Two weeks ago, I walked past our beehive and noticed that the sugar-syrup concoction I had been feeding my bees had not diminished over the past several weeks. Maybe it was too cold for them to collect any more food, I reasoned. I rapped and placed my head against the white hive box. No buzz answered. I tapped a little louder, but still heard only the rattle of tree branches. I called my husband to listen and knock as well. The ears firmly pressed against the cold wood heard not even a hum.
With trepidation I removed the brick that secures my hive and then lifted the outer and inner cover. I found what I had expected: The bees had perished. A mass of tiny bodies lay in a heap at the floor of the hive, like victims of a genocide. Other bees had died in the midst of a feeding frenzy, their little stingers waving in the air like duck tails, and their heads buried in the comb seeking nourishment.
I mournfully swept their bodies into a bucket and dismantled the hive, all the while seeking clues to the mystery of their demise. A little bit of misty blue mildew had grown on the comb. Wax moths had nibbled on other parts of the bees’ home. A strong colony of bees could have easily dealt with these issues. The acute cause of death was the pathetically low supply of honey and pollen; however, starvation was simply a symptom of a poorly mated queen.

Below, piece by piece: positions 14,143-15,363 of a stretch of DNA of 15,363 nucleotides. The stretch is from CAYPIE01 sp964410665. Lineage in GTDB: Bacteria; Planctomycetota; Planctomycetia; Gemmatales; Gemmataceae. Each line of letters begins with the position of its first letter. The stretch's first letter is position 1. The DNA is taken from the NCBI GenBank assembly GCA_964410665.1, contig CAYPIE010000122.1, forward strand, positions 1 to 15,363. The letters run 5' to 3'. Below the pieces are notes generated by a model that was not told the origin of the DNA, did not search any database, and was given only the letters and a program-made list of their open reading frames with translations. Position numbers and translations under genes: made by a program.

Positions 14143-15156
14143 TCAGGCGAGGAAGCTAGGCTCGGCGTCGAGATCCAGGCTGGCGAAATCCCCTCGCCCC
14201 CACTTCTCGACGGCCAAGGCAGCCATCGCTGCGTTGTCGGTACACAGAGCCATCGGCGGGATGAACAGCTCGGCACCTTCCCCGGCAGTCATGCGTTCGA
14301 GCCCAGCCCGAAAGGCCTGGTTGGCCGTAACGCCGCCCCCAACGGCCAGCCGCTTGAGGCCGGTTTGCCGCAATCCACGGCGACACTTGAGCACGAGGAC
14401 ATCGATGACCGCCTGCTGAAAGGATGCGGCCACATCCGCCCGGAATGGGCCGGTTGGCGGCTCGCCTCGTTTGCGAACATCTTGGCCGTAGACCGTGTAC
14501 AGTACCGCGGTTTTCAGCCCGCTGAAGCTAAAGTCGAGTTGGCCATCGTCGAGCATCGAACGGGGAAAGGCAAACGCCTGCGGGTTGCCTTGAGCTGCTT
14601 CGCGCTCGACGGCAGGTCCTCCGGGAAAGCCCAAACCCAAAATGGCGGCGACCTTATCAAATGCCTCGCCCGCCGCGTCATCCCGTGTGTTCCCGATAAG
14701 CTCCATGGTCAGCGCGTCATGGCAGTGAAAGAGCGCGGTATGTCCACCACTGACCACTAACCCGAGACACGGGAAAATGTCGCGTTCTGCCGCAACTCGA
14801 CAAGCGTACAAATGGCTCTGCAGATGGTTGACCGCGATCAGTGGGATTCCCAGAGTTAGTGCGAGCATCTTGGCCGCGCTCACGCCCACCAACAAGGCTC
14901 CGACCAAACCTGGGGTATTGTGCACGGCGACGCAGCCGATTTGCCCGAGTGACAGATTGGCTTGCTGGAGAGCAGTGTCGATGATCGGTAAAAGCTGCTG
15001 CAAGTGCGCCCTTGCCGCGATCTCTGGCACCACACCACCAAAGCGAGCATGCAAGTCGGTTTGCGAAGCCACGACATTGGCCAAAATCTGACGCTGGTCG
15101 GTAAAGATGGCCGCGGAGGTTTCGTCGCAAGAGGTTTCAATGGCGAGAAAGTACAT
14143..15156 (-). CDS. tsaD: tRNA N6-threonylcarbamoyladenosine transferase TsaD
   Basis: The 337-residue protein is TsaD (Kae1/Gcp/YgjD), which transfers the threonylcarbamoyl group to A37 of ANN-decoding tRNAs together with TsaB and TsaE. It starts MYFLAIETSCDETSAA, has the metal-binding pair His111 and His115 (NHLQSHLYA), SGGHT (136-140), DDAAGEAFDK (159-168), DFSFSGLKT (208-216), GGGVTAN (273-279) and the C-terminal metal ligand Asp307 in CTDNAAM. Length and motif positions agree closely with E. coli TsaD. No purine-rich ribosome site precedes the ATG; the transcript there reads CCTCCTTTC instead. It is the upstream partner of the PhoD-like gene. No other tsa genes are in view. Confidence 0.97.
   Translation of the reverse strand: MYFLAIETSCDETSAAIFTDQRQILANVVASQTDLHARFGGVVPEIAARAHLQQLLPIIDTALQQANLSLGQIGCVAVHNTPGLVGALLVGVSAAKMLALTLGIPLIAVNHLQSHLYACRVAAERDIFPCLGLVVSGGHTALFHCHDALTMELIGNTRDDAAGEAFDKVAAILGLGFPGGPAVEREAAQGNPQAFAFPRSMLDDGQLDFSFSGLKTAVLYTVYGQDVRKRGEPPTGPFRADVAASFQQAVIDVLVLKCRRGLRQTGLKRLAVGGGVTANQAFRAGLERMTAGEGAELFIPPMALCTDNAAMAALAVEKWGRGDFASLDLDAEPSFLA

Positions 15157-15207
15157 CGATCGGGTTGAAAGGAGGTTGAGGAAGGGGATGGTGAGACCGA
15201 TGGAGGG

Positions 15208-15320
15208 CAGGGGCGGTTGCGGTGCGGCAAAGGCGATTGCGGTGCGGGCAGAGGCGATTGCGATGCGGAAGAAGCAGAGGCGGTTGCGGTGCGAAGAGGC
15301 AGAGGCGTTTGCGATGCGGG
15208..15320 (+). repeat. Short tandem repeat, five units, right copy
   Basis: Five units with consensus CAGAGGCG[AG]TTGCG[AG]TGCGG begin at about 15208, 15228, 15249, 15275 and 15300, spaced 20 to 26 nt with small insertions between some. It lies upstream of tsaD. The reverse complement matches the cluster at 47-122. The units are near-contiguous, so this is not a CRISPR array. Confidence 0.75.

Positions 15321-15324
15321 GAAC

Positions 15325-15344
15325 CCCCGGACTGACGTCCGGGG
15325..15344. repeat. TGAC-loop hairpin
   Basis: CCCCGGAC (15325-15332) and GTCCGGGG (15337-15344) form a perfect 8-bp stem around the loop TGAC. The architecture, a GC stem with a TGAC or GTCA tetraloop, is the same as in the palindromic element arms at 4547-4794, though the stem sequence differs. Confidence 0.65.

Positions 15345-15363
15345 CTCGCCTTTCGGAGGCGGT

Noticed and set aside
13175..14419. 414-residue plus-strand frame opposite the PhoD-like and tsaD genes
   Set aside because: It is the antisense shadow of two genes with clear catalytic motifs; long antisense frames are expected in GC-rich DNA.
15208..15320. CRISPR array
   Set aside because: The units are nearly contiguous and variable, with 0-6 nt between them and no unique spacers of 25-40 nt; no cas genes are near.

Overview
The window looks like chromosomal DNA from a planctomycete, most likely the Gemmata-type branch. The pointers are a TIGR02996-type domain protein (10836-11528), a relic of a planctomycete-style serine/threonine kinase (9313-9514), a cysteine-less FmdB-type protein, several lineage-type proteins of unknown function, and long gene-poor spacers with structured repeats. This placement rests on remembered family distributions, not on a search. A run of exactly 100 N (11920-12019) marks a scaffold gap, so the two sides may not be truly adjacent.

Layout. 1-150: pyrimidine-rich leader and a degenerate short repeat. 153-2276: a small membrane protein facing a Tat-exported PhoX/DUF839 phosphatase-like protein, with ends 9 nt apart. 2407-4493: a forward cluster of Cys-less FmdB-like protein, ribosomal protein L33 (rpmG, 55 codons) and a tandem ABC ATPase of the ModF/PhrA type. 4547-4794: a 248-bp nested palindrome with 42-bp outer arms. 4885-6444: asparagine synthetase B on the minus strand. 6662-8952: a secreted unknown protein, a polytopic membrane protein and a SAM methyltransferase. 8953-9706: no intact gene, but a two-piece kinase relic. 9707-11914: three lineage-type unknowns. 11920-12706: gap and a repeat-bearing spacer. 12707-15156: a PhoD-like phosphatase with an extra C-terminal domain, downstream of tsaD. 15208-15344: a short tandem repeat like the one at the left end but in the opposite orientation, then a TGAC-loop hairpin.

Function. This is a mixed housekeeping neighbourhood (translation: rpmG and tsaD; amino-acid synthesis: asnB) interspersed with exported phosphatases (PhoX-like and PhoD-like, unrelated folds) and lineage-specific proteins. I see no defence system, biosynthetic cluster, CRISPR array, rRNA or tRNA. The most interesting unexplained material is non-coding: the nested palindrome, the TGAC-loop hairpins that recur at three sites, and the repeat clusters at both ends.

A queen lays two types of eggs: fertilized and unfertilized. The fertilized eggs are female and can either become worker bees or other queen bees. The unfertilized eggs are males called drones. My queen laid many drones at the beginning of the spring — a sure sign that she was not a good queen. Had I been an experienced keeper I would have replaced her pronto. I didn’t know. I let her rule.
As any historian or political scientist or Soviet citizen can tell you, poor leaders murder their followers (intentionally or no). I and my queen were poor leaders.
My queen never laid enough worker bees to collect enough honey to sustain the hive. In July, a record-breaking heat wave and drought accompanied the birth of my son. I was intent on feeding the babe and thus many of my plants died. Flowers elsewhere in the region also wilted and my bees soon consumed all the honey they had stored for winter.
Once I was on my feet, I tried to rescue them by feeding the bees sugar water. However, as my beekeeping uncle said, “Feeding bees sugar water all winter is like trying to raise children on coffee alone.” Like caffeine for humans, a little bit of sugar will wake the bees up in the spring or stimulate them in the fall, but bees are not made to live on processed cane sugar alone.
Perhaps the best atonement I can make for their suffering is to start again next year. Today I am ordering bees to fill two hives. This year was educational. Next year I will (hopefully) be successful.